Mono Lake

Chuck Graham

Mono Lake

Close Escapes: Mono Lake

Lots of Tufas and Birds Were Expected; Hot Springs Were Not

The continuous chirps were clear but unseen, carrying across Navy Beach just below the craters of the Eastern Sierra high desert. Then we spotted the osprey majestically perched on one of the taller limestone tufas overlooking the glassy, shallow waters of Mono Lake.

Kayak or stand-up paddleboard? Check. Tent, sleeping bag, and sleeping pad? Check. Food, water, down jacket, fleece pants, gloves, sunscreen, hat, and lip balm? Check. These were just some of my essentials for full paddling immersion on Mono Lake. Except my friend also brought a kite.

The saline lake just below the small town of Lee Vining — a half-day drive from Santa Barbara — is best explored by some sort of self-propelled watercraft. That felt especially true when we saw a busload of tourists barreling down the dirt road with a huge plume of dust behind them.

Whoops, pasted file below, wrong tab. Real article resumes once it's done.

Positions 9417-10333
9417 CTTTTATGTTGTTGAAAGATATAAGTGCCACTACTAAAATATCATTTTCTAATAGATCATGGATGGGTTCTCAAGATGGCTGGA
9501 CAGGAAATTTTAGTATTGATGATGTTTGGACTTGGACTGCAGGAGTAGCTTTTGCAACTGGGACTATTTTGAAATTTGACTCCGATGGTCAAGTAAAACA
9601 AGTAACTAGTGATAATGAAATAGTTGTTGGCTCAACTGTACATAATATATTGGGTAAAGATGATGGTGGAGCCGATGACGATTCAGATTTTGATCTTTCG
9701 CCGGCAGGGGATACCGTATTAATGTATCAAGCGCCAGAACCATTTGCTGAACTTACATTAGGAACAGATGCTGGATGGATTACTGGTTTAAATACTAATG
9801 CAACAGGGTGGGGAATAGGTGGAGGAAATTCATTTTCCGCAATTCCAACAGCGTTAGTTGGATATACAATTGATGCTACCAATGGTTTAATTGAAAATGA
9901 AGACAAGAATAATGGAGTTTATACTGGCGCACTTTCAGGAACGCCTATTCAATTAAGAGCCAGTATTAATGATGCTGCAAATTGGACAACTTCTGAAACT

The biggest attraction is the knobby columns of limestone tufas found on the southerly lakeshore. A permit is required to paddle Mono Lake, but it’s free and can be picked up at the visitor center in Lee Vining. Just expect to be grilled by someone at the front desk warning about high desert winds suddenly whipping across the lake. A ranger told me there have been paddlers in the past who didn’t make it back due to those sneaky gales. Then it occurred to me why my friend brought a kite.

While tufas and too many migratory birds to count were to be expected, hot springs in the middle of the lake were not. One night we camped on the north side of Paoha Island. Before that, we paddled to its south shore and noticed geothermal plumes spewing out of the volcanic rock. They were also bubbling up beneath the shallow shoreline. Some of the water was too hot to sit in, but we found a comfortable spot to float the afternoon away.

To paddle Mono Lake, go to

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